In 2004 we started experimenting with shaped metal-tube chairs inspired by classic Bauhaus pieces. The logical next step was to make a chair that was 100% tube. We were fascinated by the idea of a continuous line “drawing” a three-dimensional object. After visiting the Belgian upholstery company Drisag, we had the idea of adding polyurethane foam padding directly around a metal tube to create a chair that looked like it was all lines. After extensive research and tests, we found a sock factory that would knit an extra-long tube to serve as the textile covering the foam. In reference to the line getting thicker, we called the chair BOLD, after the thicker version of a typeface. In 2009, Stéphane Arriubergé and Massimiliano Iorio created the furniture company Moustache, and the BOLD chair became the first object in their catalogue, followed a few years later by a bench of the same name.

SWISS BENTO
The first object designed and produced by Hong Kong-based start-up CLIP, with which BIG-GAME collaborates, was for Swiss Airlines: a box for serving meals on medium-haul flights. Alerted by the cabin crew as to the amount of waste generated by disposable packaging, Swiss was looking for a container that could be reused at least one hundred times. The SWISS BENTO makes for a more pleasant travel experience for passengers, while simplifying the work of the cabin crew and drastically reducing the amount of waste generated. The box is compact and stacks efficiently with the cutlery on top. A standard trolley drawer holds 12 boxes.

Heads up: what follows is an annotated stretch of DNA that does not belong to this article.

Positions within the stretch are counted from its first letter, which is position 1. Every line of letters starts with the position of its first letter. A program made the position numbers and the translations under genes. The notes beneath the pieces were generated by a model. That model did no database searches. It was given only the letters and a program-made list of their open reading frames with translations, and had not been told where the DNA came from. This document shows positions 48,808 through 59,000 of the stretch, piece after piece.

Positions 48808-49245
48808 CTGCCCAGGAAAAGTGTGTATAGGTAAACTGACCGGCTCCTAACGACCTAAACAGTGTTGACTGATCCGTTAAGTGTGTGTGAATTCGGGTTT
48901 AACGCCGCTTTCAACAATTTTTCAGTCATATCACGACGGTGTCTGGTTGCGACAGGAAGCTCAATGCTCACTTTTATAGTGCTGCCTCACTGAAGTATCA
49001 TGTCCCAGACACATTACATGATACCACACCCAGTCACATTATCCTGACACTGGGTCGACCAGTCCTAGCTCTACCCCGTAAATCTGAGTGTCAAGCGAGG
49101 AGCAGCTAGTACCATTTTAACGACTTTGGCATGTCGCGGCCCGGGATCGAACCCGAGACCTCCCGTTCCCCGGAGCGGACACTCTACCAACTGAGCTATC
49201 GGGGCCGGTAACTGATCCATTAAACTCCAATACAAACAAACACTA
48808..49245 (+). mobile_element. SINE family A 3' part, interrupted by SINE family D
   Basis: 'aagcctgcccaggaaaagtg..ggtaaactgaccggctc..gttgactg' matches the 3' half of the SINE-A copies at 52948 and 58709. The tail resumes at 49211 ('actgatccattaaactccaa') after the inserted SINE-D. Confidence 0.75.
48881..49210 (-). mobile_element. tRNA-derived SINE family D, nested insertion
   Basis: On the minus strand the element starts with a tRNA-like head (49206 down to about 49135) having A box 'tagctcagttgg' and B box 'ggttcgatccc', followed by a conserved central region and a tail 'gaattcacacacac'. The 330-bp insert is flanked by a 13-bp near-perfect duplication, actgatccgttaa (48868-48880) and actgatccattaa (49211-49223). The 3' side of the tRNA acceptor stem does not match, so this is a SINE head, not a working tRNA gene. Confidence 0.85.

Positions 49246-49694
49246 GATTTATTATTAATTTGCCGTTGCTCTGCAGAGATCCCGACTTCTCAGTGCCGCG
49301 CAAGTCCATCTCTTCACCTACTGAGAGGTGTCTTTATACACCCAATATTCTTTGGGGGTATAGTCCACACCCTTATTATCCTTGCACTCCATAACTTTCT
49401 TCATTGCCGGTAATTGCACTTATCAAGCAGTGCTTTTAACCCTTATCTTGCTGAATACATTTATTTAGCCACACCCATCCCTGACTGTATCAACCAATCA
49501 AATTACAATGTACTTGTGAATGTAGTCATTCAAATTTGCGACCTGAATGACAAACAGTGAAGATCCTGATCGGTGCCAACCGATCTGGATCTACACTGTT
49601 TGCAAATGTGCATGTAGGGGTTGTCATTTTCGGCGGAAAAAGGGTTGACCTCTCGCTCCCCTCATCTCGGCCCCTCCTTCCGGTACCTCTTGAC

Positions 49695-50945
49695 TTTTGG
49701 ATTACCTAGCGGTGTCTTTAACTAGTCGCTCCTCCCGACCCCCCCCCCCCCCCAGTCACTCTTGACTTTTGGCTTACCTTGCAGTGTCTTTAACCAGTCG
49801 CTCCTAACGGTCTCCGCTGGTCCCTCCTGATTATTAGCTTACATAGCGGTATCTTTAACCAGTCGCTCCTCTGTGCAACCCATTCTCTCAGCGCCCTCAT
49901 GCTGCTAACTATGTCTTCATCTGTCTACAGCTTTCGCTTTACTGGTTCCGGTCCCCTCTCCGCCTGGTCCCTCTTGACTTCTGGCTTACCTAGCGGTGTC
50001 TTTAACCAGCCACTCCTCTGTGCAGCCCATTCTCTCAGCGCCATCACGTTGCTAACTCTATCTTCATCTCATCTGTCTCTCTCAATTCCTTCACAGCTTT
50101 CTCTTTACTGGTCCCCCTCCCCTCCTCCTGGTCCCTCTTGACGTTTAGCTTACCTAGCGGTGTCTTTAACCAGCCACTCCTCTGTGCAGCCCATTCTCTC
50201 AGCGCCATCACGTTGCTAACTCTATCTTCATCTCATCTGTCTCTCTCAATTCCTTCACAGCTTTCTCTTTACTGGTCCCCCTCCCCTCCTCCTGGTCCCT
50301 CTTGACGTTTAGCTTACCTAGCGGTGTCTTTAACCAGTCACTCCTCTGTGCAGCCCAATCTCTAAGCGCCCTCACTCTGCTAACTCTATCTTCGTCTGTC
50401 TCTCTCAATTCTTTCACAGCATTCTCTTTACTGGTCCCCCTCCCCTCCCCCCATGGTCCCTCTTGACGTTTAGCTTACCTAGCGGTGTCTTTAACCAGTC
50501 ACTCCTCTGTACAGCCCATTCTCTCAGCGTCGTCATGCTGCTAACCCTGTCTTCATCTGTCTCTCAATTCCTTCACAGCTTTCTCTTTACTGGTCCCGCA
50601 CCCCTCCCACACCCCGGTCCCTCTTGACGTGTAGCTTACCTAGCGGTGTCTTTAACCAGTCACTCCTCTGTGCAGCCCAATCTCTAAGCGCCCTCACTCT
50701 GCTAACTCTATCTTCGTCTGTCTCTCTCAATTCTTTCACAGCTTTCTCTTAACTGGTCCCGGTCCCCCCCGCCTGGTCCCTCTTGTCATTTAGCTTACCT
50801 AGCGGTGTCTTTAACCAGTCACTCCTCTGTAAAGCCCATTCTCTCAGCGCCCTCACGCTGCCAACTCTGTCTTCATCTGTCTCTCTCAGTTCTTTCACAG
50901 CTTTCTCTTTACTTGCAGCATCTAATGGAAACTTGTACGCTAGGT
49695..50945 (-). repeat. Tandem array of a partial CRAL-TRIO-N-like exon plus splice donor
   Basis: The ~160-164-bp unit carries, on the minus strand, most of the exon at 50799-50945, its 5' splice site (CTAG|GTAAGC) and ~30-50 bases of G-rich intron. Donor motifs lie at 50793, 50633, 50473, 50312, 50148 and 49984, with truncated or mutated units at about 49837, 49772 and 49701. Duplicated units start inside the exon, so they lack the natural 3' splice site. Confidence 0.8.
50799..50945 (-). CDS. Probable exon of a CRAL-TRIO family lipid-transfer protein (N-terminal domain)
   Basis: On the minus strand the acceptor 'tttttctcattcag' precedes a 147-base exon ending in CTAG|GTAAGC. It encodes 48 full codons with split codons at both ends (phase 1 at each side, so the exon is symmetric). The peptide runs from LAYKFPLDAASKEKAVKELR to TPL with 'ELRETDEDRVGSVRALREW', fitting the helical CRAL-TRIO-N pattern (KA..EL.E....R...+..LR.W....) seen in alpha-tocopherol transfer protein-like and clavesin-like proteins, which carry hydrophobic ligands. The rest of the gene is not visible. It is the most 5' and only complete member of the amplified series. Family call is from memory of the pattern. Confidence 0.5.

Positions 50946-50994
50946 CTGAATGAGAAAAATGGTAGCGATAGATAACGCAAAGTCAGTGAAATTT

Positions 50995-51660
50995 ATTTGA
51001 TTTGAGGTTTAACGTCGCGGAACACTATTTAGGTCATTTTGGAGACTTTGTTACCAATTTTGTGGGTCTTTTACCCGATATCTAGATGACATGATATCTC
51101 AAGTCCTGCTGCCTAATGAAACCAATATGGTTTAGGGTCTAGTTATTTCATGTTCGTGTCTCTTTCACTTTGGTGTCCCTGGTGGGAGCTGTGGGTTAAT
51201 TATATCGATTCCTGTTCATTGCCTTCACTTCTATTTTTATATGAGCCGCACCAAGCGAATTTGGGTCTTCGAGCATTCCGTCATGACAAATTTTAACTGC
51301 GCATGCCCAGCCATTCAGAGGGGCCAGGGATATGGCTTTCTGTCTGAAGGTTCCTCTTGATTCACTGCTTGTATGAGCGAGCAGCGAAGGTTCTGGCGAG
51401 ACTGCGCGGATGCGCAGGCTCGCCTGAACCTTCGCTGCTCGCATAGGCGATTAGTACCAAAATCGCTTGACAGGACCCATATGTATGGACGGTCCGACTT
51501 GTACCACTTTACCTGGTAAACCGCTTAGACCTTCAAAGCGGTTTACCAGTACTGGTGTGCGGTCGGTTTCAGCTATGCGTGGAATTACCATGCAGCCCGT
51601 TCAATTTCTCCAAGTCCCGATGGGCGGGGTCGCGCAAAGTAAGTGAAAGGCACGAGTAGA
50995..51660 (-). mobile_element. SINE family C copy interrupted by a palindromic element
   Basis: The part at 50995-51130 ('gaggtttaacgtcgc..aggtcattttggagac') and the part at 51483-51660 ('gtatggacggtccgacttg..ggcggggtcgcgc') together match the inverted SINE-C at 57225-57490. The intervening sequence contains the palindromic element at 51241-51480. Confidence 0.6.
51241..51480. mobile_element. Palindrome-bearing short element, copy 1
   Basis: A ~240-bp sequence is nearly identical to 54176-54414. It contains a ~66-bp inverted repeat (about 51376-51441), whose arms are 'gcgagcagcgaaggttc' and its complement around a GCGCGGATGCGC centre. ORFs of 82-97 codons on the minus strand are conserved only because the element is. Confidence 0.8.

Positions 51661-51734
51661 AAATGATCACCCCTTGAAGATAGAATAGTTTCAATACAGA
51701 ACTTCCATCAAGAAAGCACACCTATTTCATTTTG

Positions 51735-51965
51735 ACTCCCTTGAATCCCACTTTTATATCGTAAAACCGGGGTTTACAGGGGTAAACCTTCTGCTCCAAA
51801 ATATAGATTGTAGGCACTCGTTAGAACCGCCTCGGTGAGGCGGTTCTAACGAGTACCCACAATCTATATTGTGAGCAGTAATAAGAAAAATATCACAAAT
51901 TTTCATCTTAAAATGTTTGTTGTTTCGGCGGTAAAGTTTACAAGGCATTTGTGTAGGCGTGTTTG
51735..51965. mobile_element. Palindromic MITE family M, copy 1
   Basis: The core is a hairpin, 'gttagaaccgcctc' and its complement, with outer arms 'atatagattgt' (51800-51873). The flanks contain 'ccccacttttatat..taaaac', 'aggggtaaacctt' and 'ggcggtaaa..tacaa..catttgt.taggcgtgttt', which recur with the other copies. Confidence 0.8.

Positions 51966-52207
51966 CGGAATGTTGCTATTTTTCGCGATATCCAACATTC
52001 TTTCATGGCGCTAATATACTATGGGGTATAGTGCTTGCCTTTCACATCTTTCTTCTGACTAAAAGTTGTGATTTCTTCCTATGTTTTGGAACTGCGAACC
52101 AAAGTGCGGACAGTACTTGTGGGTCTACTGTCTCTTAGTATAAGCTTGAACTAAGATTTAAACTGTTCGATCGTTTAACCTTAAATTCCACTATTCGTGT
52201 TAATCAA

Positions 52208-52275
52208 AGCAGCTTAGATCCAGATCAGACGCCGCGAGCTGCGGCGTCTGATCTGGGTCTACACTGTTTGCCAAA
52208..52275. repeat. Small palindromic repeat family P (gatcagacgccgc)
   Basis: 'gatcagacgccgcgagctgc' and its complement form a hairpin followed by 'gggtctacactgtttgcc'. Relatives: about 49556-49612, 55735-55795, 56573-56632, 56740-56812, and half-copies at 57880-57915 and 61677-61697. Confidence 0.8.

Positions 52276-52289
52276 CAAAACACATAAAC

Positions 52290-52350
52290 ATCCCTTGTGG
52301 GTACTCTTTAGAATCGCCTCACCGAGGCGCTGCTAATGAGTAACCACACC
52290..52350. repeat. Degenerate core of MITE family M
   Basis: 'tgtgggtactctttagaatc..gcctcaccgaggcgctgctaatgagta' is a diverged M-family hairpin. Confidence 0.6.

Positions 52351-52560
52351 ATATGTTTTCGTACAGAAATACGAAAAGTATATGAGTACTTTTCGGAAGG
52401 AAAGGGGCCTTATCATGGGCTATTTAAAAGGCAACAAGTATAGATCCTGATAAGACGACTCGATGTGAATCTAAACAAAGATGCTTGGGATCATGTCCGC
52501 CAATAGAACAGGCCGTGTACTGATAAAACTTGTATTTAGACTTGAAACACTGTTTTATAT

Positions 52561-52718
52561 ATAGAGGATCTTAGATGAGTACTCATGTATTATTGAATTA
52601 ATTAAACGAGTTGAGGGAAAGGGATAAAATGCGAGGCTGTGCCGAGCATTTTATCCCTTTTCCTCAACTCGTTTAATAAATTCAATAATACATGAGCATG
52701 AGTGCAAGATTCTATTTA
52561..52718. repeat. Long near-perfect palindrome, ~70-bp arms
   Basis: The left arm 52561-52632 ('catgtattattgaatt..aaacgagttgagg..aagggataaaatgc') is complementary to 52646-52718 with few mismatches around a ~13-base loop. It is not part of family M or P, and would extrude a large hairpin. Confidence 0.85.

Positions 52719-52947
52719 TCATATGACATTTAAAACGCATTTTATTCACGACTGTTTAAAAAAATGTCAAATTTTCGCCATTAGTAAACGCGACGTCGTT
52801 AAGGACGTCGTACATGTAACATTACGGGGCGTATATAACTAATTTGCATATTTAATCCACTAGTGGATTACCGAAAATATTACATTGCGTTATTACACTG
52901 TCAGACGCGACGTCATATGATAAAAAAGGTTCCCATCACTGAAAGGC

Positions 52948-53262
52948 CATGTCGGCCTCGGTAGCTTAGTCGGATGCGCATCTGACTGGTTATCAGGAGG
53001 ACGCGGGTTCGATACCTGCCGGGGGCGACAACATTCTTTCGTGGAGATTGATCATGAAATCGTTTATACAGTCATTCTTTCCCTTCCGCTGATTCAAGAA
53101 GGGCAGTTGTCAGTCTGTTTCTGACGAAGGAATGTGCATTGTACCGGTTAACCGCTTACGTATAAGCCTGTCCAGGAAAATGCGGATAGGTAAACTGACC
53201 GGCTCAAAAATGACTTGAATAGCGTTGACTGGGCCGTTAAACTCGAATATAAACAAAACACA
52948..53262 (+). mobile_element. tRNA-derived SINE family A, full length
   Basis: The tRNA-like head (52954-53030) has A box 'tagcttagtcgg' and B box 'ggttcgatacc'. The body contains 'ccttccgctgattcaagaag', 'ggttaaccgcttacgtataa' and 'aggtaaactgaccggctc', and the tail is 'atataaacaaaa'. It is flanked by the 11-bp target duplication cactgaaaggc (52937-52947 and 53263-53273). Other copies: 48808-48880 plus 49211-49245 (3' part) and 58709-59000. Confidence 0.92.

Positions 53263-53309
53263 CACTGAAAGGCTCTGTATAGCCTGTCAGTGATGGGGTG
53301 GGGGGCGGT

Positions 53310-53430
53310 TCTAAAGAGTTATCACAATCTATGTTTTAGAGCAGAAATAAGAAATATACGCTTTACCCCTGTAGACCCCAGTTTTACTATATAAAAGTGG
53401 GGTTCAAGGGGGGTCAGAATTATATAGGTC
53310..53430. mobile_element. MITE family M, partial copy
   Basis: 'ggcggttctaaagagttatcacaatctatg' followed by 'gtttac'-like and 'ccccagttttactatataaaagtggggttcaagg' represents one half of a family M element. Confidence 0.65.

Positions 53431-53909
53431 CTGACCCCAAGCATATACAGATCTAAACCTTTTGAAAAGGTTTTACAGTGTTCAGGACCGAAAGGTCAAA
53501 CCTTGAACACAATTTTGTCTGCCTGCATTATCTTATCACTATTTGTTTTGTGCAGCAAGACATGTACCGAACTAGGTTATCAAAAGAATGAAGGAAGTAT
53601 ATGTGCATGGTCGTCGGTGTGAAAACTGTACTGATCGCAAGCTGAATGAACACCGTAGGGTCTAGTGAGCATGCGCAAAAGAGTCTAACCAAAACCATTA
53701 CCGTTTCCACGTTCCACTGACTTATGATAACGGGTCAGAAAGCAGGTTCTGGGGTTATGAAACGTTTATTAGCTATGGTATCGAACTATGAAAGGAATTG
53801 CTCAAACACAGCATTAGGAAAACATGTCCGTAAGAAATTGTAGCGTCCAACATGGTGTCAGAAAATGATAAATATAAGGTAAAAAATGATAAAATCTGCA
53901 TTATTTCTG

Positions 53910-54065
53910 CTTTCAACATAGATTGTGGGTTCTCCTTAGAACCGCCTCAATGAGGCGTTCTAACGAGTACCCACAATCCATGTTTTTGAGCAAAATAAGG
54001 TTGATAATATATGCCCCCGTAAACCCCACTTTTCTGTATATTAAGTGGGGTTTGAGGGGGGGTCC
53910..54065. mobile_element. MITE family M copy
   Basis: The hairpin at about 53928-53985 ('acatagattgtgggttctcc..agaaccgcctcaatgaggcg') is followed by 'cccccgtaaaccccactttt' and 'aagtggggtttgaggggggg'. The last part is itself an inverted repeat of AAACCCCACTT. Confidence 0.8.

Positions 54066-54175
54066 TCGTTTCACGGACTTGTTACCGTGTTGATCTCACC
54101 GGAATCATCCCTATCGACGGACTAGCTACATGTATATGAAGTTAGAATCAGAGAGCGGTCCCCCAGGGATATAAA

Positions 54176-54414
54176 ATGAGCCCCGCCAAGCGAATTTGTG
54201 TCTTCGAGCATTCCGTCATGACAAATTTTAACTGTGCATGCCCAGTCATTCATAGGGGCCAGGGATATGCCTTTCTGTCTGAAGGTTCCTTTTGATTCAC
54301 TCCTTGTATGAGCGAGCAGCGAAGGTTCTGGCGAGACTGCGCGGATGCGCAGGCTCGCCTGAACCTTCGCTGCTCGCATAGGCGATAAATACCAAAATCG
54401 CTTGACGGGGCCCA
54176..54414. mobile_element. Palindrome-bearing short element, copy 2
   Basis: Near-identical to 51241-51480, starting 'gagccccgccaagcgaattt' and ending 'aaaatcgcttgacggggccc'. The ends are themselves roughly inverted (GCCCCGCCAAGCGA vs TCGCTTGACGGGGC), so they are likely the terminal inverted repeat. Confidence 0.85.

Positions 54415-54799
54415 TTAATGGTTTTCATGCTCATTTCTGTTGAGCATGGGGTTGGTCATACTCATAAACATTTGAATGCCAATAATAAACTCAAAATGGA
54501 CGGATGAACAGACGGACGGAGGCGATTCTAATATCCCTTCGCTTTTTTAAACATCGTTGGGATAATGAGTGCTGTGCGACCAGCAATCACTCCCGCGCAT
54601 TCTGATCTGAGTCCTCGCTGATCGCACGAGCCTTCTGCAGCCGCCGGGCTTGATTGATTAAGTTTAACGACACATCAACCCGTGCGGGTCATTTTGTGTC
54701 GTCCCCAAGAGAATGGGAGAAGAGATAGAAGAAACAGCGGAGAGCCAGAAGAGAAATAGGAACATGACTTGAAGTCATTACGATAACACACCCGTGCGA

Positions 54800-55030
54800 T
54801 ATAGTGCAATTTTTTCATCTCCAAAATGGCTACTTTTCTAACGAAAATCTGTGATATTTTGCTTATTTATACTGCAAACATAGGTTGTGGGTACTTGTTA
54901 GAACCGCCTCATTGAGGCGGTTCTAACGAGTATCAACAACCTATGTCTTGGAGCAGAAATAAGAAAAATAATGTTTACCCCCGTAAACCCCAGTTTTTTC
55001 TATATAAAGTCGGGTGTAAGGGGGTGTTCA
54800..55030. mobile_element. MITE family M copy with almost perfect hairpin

FUMIDAI
As part of our consultancy work for Muji in Japan, in 2016 we had the opportunity to design a product for Idée, a brand belonging to the same group. We put a new spin on a classic piece of Japanese furniture, the FUMIDAI, which is a cross between a stool and a stepladder, often also used for storage. We added a cork top, giving it a contemporary look and making it comfortable to the touch.